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Can The Crumbling Berlin Wall Be Saved?'s Christine Lagorio is filing weekly dispatches from Berlin while writing for the Financial Times Deutschland as part of the Arthur F. Burns Fellowship Program.

One of Germany's most beloved tourist attractions is crumbling.

The Berlin Wall has been battered by age, the elements, souvenir-hunting tourists and commercial development. This once-detested symbol of the Cold War and a divided nation is desperately in need of a makeover.

Now a group of artists is trying to keep the most iconic part of the Communist-era barrier standing.

The .81-mile stretch of the wall along the Spree River holds a Thierry Noir painting of bright tall cartoon faces and Brigit Kinder's famous image of an East German Trabi car breaking through the wall.

In 1990, Noir and Kinder, along with 116 other artists from 24 countries, transformed the eastern side of the wall into the attraction it is today by coating it with more than 100 bright murals.

"It wasn't immediately clear that by painting it the wall was being preserved," said Kani Alavi, an artist who organized the 1990 effort. Before the artists began their work, the wall had only been covered in graffiti.

In hopes of keeping it intact as a reminder of the divided city, Alavi and other artists registered the stretch of wall as an art gallery. It is now formally known as Küstlerinitiative (artists' initiative) East Side Gallery e.V.

The 52-year-old Iranian-born Alavi has been the cornerstone of the preservation effort for nearly two decades.

"I come from a country where the wall is in the heads of the people, there are walls between the cultures, but in the end those people share the same fates," he said.

But this segment of the wall, which follows the curve of the Spree River in Berlin's Freidrichshain neighborhood, was originally constructed in 1961. And it looks weary. Holes in its concrete frame reveal the metal skeleton underneath.

And its vibrant pop-art colors are now faded. Most of the paintings circa 1990 are just a shadow of themselves, worn away by the elements. Even a 333-meter stretch that was re-surfaced in 2000 seems shabby now - parts of it have been chipped away by tourists eager to take home a chunk of history.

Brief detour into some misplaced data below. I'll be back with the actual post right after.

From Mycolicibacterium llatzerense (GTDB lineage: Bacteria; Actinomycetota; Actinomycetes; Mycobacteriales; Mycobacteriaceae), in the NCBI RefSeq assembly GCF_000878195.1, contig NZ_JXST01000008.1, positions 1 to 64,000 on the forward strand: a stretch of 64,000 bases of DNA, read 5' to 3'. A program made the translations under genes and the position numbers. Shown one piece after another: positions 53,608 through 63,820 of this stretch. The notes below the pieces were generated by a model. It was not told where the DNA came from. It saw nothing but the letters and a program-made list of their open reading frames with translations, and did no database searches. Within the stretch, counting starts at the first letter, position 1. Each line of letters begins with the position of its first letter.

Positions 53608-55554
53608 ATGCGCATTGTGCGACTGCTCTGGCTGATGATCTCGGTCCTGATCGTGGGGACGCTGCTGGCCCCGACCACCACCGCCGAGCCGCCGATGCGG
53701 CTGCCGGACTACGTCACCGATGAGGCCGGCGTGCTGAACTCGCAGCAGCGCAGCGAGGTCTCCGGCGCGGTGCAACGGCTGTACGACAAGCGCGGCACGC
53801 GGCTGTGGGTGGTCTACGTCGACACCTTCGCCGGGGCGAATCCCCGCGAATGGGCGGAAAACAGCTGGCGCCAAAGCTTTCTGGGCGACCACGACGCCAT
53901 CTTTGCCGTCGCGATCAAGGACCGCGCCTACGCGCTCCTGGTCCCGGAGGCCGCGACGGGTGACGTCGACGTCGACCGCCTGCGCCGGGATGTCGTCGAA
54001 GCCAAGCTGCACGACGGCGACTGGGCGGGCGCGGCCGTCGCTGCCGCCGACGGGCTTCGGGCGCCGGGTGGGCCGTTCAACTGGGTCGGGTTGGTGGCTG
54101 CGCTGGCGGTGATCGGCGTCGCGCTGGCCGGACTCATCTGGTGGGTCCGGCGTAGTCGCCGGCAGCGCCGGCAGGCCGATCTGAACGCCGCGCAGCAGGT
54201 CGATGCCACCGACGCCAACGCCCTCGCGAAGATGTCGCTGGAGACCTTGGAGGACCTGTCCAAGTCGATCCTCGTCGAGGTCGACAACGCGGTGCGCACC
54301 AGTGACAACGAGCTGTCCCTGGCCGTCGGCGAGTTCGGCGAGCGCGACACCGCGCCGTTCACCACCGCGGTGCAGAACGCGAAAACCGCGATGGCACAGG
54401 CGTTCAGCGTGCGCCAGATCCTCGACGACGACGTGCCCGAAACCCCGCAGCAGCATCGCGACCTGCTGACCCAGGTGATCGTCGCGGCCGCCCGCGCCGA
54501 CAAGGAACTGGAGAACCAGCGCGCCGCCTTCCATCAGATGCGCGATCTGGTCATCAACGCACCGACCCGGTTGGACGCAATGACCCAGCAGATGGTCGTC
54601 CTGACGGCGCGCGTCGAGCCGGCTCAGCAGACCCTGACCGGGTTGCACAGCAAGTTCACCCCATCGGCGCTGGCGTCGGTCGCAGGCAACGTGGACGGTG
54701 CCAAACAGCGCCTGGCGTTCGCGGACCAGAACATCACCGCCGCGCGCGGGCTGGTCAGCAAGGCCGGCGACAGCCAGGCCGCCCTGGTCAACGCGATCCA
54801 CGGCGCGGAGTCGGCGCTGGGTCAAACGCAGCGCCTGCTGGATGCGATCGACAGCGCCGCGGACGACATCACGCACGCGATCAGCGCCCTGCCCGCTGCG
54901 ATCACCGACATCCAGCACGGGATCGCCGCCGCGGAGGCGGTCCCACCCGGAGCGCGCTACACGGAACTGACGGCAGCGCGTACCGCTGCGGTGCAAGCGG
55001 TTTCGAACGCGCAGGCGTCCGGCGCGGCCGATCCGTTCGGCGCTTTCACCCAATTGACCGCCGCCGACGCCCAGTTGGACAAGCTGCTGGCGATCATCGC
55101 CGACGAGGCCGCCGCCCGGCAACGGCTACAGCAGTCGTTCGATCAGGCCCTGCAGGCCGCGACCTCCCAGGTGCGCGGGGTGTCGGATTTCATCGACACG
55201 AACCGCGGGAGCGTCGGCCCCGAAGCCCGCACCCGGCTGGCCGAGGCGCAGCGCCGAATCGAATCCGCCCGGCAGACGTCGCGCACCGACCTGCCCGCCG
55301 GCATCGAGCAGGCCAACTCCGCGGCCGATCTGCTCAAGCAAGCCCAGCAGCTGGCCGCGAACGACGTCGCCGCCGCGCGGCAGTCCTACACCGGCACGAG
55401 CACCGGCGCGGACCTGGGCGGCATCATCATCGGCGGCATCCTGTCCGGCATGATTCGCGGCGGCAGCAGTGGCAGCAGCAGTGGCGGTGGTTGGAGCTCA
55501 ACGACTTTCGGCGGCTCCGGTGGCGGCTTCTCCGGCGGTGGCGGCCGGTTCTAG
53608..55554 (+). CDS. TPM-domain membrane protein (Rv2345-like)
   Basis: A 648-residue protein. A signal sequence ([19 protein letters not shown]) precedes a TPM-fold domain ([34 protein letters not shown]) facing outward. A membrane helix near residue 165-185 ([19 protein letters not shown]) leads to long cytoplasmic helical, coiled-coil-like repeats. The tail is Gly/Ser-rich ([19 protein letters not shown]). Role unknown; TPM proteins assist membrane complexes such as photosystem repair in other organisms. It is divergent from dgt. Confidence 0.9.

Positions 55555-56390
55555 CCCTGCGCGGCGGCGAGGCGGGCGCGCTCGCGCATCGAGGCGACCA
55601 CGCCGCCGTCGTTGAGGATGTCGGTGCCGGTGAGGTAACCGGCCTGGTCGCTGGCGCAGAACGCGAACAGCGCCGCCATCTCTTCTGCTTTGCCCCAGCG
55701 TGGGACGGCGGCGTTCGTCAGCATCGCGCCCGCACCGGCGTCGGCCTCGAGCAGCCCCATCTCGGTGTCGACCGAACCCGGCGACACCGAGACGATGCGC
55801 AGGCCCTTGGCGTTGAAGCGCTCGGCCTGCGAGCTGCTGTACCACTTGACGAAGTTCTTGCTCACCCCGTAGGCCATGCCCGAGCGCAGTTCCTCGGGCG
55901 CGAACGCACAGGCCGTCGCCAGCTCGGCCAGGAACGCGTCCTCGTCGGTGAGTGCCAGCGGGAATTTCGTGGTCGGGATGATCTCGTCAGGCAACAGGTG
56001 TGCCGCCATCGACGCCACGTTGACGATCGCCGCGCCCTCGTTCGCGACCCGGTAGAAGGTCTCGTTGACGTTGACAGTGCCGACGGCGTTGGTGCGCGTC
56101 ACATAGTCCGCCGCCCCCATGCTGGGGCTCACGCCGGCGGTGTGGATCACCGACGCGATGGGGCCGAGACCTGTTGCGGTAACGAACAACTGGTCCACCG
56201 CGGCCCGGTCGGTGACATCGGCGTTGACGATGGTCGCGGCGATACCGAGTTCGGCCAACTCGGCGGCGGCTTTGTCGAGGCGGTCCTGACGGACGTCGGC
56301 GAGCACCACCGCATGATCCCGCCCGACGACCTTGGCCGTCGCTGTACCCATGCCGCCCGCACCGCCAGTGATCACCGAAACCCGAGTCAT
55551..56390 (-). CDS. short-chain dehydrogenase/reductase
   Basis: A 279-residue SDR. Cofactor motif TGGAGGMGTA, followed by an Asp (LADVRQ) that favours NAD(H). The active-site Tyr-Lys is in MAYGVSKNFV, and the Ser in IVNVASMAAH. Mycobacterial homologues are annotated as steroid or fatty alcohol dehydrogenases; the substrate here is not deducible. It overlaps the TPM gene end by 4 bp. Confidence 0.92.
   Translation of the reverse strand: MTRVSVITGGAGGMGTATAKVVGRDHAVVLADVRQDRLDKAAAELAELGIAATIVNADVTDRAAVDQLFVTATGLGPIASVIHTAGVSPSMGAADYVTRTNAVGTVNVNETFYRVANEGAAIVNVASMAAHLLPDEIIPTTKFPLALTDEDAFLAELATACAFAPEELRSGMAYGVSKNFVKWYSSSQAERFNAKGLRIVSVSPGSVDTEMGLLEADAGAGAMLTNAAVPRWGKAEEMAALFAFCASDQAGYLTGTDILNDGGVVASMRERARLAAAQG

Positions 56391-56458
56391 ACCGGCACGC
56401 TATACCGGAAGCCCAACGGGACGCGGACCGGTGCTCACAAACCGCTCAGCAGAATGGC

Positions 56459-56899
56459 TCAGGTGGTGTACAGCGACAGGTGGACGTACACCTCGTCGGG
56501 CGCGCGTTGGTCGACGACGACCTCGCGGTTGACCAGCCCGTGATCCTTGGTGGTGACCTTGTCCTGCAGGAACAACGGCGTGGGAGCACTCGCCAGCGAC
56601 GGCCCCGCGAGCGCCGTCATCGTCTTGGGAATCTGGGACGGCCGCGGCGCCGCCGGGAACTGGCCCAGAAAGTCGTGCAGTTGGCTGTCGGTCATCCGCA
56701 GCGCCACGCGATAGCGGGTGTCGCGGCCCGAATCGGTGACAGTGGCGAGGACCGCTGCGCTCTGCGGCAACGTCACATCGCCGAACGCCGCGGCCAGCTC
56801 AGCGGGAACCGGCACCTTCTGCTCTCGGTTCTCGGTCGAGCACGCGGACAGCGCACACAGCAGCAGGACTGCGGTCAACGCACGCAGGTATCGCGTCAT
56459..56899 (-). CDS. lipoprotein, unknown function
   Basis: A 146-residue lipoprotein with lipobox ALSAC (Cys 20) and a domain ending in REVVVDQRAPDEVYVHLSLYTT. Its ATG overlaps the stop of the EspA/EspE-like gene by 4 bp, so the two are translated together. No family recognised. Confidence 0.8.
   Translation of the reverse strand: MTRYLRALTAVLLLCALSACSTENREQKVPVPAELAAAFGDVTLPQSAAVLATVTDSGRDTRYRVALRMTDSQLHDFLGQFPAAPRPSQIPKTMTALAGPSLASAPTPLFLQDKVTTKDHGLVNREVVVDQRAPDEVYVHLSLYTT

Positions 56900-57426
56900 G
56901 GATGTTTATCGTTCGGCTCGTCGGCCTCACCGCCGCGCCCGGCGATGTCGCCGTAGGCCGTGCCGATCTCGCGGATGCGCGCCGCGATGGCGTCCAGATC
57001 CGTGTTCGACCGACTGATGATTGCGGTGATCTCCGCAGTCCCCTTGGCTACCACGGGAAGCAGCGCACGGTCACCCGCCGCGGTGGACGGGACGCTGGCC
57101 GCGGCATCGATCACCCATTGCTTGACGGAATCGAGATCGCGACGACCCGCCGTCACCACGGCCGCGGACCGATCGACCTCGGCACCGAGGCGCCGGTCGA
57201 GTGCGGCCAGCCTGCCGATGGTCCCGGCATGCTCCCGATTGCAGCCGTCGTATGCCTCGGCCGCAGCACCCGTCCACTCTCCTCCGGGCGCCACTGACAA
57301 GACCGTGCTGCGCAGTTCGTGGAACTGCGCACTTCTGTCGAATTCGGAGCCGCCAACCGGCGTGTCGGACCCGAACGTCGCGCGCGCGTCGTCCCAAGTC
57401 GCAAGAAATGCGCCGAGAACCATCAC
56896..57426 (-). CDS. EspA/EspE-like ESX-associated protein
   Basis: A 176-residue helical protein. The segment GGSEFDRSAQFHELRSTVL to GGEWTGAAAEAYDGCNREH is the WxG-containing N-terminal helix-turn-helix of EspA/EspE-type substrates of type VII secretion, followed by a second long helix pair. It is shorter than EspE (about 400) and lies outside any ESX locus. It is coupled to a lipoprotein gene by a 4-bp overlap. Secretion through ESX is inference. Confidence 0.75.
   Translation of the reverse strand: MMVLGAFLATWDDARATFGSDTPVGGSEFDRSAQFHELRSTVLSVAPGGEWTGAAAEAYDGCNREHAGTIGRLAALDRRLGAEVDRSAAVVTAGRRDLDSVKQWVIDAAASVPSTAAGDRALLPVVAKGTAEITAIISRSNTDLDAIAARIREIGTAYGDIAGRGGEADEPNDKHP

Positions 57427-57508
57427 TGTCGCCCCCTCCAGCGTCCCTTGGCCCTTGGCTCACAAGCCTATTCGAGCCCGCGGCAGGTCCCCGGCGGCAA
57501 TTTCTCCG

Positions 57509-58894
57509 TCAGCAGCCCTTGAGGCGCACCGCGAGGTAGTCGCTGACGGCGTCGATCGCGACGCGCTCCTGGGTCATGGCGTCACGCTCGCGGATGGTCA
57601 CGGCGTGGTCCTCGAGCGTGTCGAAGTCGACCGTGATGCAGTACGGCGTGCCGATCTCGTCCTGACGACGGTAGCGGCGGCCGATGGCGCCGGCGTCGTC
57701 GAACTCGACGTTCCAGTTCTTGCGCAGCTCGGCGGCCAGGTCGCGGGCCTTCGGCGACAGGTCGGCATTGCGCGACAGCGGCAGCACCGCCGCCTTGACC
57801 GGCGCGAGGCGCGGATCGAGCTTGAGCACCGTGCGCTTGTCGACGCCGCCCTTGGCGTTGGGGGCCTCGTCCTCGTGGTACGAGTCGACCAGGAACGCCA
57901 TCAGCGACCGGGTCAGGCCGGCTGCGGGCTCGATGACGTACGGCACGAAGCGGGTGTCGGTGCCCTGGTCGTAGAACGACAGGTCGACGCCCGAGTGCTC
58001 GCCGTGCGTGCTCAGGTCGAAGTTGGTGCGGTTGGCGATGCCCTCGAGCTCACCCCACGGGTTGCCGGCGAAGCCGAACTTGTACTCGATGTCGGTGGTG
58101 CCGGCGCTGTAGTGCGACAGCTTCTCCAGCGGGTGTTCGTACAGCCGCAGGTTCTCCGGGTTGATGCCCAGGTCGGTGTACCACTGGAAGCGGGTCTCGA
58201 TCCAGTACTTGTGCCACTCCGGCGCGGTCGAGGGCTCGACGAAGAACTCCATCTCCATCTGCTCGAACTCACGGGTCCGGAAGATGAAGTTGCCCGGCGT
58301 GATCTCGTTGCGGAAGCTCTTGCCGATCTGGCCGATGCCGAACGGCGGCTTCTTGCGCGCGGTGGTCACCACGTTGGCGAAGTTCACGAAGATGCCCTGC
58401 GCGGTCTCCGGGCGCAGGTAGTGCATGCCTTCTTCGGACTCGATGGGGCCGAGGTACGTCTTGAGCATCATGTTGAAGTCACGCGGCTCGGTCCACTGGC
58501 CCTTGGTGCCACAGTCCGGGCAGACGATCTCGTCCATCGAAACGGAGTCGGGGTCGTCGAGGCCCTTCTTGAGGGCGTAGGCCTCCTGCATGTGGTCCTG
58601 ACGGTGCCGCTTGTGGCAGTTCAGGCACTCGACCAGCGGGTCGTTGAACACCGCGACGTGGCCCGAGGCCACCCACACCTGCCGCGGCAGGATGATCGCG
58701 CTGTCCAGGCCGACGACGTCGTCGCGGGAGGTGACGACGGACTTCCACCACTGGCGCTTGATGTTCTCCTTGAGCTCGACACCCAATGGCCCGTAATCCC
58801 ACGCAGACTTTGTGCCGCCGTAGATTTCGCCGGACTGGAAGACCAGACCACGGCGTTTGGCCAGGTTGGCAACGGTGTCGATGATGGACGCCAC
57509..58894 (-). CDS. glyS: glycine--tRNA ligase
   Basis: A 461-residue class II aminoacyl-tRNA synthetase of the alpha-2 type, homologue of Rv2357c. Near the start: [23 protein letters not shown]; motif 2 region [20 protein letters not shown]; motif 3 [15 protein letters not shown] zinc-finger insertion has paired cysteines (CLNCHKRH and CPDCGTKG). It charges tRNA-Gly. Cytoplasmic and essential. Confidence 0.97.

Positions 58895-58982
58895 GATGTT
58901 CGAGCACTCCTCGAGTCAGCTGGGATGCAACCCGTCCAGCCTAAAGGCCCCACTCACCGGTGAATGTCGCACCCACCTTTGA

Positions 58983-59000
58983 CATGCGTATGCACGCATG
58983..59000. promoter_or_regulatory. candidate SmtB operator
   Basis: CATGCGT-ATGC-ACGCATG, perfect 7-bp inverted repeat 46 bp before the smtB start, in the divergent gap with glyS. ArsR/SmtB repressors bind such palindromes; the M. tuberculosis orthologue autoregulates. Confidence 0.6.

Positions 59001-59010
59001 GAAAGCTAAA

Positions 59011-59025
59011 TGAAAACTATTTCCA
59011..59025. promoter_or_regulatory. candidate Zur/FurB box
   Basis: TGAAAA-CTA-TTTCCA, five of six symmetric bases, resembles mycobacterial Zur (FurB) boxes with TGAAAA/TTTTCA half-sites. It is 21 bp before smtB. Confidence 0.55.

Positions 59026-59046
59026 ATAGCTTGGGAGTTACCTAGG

Most of the paintings are tattooed with graffiti. "Ich liebe Berlin!" and "Paul was here 2002" are typical entries.

Earlier this week, 19-year-old Albert Mendez, a Barcelona resident, was sightseeing at the wall with his family during their vacation in Berlin. This reporter questioned him after watching Mendez and his younger brothers use pieces of metal to chip away at the wall's façade.

"Because of the communist history we wanted to see it," Mendez said of the wall.

And what about the excavation?

"I got a piece to take back. We all did!" he said.

Another development that adds to the urgency of protecting the wall is encroachment by the vibrant neighborhood where it sits. Outdoor nightclubs, cafes and music venues are popping up along the Spree. These establishments often use breaks in the wall as entranceways.

But help may be on the way.

Alavi said the Berlin city government has accepted the importance of preserving the East Side Gallery portion of the wall - and has promised funding of up to 1.4 million euros (about $3.1 million) to renovate the barrier. The work would include resurfacing the concrete and adding a protective layer, plus the repainting of the 1990 murals.

But the gallery hasn't seen the money yet, and has been for years trying to rally the original artists to return to Berlin for the months-long repainting process. Most are on board - but several have grown frustrated with repeated delays due to weather or the budget.

Alavi says the renovation is slated for next month, and he's hopeful that it can be completed before Berlin's frigid winter temperatures interfere.

Translation of interviews provided by Kerstin Ruskowsk

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